Requests for data rise sharply under secretive U.S. surveillance orders

WASHINGTON - FBI requests for customer records under a secretive surveillance order increased by nearly 50 percent in 2015, according to a US government transparency report published this week.

Internet and telecommunications companies in 2015 received 48,642 requests, up from 33,024 reported in 2014, for data via so-called National Security Letters (NSLs). The NSL is a tool used by the Federal Bureau of Investigation to gather phone numbers, email and IP addresses, web browsing histories and other information.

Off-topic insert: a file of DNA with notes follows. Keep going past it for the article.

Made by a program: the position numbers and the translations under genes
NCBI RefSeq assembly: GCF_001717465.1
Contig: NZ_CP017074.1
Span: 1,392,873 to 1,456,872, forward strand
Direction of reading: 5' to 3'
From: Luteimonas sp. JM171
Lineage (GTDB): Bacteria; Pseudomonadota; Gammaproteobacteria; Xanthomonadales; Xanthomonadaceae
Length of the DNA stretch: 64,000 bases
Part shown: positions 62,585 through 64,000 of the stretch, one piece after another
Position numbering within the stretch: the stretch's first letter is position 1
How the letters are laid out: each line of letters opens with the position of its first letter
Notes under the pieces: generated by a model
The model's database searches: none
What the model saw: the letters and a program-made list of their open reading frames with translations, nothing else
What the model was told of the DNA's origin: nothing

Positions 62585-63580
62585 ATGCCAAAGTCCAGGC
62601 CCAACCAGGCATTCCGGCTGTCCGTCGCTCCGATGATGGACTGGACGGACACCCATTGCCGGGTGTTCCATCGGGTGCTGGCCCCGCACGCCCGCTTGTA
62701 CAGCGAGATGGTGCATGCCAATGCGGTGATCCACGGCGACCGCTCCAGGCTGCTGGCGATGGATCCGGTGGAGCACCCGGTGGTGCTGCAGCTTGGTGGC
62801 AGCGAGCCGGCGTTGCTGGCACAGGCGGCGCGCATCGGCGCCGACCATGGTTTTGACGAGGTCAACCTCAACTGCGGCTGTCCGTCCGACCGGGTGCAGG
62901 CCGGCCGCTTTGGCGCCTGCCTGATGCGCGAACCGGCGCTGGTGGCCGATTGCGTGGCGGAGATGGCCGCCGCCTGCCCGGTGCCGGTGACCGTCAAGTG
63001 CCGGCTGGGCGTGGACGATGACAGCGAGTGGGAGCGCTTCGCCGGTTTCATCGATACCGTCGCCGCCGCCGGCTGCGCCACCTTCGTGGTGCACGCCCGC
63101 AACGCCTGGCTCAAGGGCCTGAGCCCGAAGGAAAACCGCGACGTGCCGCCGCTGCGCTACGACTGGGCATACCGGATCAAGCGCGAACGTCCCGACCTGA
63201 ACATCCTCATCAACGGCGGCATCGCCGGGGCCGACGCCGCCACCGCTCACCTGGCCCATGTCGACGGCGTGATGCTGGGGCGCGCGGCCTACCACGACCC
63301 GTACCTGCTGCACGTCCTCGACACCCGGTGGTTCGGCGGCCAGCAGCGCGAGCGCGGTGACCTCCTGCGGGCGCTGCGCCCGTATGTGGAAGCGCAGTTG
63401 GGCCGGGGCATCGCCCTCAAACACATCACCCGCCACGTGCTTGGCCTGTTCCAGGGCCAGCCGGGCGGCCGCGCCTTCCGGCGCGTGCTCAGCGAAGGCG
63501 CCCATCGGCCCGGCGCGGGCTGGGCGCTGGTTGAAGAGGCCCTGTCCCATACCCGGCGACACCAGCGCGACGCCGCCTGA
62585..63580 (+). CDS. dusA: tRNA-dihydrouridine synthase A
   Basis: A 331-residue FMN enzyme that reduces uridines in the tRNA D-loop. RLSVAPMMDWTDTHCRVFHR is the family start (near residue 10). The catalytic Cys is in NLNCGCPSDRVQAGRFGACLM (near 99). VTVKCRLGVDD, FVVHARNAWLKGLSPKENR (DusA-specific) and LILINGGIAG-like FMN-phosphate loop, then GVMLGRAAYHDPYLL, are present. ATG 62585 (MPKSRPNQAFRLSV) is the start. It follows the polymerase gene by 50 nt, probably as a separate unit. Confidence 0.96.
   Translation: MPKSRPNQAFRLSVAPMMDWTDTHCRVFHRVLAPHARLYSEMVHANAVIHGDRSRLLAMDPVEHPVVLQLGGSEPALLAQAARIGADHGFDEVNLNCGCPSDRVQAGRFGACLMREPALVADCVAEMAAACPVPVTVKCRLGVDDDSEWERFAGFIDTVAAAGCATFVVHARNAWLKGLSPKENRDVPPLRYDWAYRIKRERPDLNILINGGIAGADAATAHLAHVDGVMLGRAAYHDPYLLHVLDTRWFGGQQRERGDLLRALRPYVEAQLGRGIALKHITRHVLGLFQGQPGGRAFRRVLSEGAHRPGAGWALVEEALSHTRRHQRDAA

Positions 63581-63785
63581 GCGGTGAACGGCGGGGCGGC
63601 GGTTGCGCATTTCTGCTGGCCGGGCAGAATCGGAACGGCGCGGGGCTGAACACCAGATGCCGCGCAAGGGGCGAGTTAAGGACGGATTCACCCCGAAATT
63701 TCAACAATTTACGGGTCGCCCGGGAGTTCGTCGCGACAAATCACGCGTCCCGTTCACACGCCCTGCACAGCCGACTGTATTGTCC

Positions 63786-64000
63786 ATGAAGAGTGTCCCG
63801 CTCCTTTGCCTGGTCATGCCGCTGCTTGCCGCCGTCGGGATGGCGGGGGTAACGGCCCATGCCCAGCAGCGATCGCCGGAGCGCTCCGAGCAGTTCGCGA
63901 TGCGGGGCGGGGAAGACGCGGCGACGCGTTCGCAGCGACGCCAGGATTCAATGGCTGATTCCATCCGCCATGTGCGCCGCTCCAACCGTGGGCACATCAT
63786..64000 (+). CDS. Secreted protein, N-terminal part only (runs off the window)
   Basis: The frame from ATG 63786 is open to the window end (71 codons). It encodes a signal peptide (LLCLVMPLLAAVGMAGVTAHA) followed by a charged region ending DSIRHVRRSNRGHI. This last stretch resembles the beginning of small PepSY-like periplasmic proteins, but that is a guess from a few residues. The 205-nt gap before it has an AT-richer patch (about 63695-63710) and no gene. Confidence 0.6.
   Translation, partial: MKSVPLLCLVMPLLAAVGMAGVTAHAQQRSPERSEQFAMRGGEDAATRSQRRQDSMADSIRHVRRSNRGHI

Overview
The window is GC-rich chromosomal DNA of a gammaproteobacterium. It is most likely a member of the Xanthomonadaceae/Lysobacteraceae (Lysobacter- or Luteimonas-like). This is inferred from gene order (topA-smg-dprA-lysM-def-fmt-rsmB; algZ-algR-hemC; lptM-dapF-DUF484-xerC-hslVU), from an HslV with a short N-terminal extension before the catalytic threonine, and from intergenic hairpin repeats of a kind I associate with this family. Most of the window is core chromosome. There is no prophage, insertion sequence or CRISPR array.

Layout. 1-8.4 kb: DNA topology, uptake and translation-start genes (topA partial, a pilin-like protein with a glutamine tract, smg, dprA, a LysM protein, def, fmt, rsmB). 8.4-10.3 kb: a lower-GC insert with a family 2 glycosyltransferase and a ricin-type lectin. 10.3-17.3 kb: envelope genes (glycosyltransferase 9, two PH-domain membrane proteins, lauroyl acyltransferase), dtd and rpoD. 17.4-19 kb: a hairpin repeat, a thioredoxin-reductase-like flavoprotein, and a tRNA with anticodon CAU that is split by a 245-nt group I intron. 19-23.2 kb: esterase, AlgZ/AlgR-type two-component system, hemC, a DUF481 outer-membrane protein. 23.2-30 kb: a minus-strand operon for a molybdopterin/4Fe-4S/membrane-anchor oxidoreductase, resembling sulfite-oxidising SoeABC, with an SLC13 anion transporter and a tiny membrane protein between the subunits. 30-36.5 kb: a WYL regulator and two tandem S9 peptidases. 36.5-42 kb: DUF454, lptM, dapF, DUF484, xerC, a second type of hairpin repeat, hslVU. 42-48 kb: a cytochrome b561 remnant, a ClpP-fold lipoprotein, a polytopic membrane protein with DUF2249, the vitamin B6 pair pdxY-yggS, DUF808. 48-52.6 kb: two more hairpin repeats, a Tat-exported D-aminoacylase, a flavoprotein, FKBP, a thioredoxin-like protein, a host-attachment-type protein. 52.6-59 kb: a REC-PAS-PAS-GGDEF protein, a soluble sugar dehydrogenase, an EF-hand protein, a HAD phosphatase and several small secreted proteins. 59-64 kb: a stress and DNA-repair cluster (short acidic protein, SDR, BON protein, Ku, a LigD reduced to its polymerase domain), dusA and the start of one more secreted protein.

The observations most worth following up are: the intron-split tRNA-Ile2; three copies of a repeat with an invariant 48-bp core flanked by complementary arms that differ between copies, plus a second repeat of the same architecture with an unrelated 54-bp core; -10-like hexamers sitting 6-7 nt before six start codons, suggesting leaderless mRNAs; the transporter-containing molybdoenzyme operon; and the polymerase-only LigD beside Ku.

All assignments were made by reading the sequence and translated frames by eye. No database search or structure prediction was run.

An NSL does not require a warrant and is usually accompanied by a gag order.

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